Creating Access

Accessibility vs. Accommodations:

Campus Accessibility Services focuses our efforts toward accessibility. This effort allows a broad continuum of users with/without disabilities to access programs, course materials, activities, and services. Individuals with varied needs may participate outright.  (i.e. No one is restricted from using curb cuts and automatic door openers, yet it meets the needs of individuals whose mobility may be affected such as a person using a wheelchair.) Alternately, accommodations are provided to address that which is inaccessible.  Accommodations generally are meant to address issues of inaccessibility for individuals with disabilities, (such accommodations may also meet the needs of others, e.g., temporary disabilities). The content that follows is intended to promote accessibility for diverse learners with or without disabilities or accommodation letters.

Accommodation letters are delivered by students and are to address classroom logistics that may affect access/performance due to a disability. These letters have no deadline but have no expectation for retroactive implementation.

Syllabus statement:

Including an accessibility services statement in your syllabus serves two important functions.

  1. It lets the students know you are aware of the accommodations process and they should feel comfortable approaching you to discuss their specific accommodation letter in detail as needed.
  2. If the student has not yet connected with CAS, this statement provides necessary information on who to contact if they feel they may need accommodations.

Provide non-textbook required reading materials in a digital format:

Why does this matter?

Reading continues to be the primary method students are expected to utilize when accessing new information and course materials in the learning environment.  Most often, these reading materials are provided in a hard copy printed format.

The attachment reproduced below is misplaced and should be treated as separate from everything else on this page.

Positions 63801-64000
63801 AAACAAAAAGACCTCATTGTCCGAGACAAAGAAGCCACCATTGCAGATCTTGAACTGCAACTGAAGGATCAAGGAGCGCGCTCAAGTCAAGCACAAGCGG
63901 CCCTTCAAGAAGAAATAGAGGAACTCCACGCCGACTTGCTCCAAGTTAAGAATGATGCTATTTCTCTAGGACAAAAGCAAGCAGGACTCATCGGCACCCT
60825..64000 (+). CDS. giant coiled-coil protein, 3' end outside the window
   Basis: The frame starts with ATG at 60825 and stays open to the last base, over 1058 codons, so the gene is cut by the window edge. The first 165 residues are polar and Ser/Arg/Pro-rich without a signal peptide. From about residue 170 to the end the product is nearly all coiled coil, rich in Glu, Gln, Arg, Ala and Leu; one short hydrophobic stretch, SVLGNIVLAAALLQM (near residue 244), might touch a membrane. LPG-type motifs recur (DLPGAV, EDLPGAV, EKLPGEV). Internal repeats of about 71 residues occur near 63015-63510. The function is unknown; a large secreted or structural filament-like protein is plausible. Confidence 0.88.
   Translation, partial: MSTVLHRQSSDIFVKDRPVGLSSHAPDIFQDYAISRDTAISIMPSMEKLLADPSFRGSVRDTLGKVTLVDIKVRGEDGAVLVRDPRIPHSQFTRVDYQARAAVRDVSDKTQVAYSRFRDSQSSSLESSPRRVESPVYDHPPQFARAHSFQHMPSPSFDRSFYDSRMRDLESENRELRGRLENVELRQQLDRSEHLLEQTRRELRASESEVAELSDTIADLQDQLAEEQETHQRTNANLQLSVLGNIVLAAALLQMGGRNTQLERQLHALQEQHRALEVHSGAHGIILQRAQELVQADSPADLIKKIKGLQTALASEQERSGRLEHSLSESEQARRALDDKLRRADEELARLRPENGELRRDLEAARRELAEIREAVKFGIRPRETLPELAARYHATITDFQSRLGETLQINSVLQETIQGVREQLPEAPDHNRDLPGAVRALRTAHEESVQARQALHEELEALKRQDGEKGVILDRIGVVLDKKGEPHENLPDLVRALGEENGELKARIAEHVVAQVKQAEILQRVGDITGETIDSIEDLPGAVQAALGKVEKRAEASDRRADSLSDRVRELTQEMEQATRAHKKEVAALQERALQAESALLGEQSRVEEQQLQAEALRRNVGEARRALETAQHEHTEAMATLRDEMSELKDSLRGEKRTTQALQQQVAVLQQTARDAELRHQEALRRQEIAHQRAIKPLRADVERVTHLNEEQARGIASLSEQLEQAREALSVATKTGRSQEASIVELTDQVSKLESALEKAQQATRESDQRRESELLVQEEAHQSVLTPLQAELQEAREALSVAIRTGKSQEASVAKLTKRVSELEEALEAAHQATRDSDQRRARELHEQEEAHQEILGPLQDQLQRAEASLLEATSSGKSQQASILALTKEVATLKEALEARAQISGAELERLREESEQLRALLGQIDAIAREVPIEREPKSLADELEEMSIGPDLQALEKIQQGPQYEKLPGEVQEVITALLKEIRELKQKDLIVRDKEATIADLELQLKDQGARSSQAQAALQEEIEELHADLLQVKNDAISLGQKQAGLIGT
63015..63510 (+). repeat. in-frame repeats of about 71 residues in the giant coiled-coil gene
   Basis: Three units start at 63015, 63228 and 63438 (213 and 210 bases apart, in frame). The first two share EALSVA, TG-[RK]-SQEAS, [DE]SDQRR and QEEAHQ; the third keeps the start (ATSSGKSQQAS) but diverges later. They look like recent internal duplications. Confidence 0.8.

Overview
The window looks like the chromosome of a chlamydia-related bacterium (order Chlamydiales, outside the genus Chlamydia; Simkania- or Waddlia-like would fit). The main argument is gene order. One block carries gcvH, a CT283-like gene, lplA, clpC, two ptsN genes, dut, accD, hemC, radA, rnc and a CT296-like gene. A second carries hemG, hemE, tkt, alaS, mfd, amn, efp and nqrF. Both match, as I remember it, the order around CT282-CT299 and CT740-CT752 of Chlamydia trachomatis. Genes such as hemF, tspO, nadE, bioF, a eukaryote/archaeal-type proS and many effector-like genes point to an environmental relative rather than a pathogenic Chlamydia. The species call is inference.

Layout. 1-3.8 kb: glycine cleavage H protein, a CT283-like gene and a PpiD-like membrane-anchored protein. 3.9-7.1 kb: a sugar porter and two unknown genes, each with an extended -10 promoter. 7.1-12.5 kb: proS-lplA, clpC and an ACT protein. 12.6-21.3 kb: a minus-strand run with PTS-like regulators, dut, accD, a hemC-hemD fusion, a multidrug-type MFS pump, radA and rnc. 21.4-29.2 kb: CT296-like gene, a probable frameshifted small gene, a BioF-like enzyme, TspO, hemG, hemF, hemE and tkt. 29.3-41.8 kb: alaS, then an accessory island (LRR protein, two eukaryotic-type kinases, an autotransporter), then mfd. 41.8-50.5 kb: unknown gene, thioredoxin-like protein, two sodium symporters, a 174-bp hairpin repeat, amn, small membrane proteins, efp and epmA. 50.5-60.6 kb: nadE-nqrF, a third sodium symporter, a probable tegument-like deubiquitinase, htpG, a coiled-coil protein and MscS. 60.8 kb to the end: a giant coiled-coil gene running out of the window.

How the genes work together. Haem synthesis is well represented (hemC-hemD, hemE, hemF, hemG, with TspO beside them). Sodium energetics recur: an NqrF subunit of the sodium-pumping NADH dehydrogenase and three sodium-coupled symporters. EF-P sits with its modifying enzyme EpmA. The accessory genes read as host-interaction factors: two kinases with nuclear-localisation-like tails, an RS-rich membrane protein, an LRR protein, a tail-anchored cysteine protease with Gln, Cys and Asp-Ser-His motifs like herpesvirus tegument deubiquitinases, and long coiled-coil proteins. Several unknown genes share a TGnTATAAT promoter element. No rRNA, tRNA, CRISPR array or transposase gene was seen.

What is a Print Disability?

Functional definition,  “A condition related to blindness, visual impairment, specific learning disability or other physical condition in which the student needs an alternative or specialized format (i.e., Braille, Large Print, Audio, Digital text) in order to access and gain information from conventional printed materials.”  (Maine AIM Community of Practice)

Multiple forms of “READING” include:

  • “Eye reading”—scanning words on the printed page or on screen (may require magnification)
  • “Ear reading” – audio books, screen readers and text-to-speech software (video demo).
  • “Finger reading” – braille, tactile access to words on the page.

How Disability impacts the Reading Process:

  • Visual:
    • Blind– requires using a screen reader, or braille.
    • Low vision – requires magnification  and/or manipulation of fonts and display settings
    • Color blindness, Sensitivity to light –requires customization display settings
  • Physical —may not have the mobility and dexterity to handle books or manipulate pages.
  • Learning/ dyslexic/ attention–each has an impact on the rate of reading, fluency, and comprehension.

What is “digital text”?

Digital text is often referred to as “Alternate Format or e-Text”

When text is digital, the end user can control its format to meet his/her individual reading needs with a variety of assistive technologies or device settings.

Good news: There are many natively digital options available for print materials.

  • e-books (from the  library or publisher sources)
  • Full-text PDF’s from digital databases
  • Online digital journal articles

  Avoid source documents that contain any of the following:

  • Color highlighting or underlining
  • Margin notes or other handwriting
  • Folds, creases, stains on the paper
  • Previously photocopied documents

Video Content and Captioning

As more and more video is integrated into the educational environment, our accessibility compliance obligation requires that all video/audio content include captions and/or a transcript if there is a student with hearing loss in the course.

Video Captions also benefit students without disabilities.  

  1. For non-native English-speaking students, providing captions will improve comprehension of your lecture videos.
  2. For Instructors with English as a secondary language, providing captions will help improve student comprehension.
  3. Captions help your students understand, spell, and properly pronounce discipline-specific terminology.
  4. Captions provide better cognitive reinforcement.  Some students learn better while they read.
  5. Captions can make your lecture content searchable using keywords, via the Media Gallery.
  6. Captions allow videos to be viewed with the sound off in places like the library.

Captioning Videos with Kaltura

Instructions on how to caption videos

For more information on how to caption videos please contact the Client Services and Academic Technology office located in Lamson Library.